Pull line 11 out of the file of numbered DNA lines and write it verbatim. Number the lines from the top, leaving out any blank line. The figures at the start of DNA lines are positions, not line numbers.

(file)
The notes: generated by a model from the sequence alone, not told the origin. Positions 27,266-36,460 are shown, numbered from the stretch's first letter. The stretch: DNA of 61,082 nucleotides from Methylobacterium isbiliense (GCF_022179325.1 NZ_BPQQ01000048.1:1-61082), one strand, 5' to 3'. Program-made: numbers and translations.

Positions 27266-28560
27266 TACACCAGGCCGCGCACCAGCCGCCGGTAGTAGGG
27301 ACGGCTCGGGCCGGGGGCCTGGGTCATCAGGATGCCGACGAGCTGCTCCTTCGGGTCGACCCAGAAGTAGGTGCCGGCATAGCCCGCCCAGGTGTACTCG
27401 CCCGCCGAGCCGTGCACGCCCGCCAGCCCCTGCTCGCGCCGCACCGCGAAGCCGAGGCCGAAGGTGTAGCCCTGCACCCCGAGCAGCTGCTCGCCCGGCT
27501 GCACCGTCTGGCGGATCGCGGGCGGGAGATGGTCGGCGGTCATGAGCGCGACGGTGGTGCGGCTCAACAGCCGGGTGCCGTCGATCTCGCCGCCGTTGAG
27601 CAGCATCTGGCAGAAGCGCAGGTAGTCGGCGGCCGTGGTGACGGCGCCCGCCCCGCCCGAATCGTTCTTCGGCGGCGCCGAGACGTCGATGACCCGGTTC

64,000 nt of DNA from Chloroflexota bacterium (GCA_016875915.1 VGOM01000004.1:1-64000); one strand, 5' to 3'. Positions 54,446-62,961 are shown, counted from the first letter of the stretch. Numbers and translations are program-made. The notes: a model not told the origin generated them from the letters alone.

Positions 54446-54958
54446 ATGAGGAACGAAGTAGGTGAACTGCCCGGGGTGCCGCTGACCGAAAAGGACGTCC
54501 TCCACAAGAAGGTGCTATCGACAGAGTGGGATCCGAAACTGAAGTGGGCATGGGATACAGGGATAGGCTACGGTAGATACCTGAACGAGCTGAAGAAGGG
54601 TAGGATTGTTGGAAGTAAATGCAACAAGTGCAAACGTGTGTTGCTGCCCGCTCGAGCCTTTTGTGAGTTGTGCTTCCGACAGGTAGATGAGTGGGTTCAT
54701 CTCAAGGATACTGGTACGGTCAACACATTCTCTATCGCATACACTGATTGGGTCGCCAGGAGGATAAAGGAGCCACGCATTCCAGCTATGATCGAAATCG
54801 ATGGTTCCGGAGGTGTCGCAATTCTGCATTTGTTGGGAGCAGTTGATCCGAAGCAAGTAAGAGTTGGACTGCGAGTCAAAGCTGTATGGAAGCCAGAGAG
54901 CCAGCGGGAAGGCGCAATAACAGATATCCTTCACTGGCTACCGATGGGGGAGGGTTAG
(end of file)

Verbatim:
54501 TCCACAAGAAGGTGCTATCGACAGAGTGGGATCCGAAACTGAAGTGGGCATGGGATACAGGGATAGGCTACGGTAGATACCTGAACGAGCTGAAGAAGGG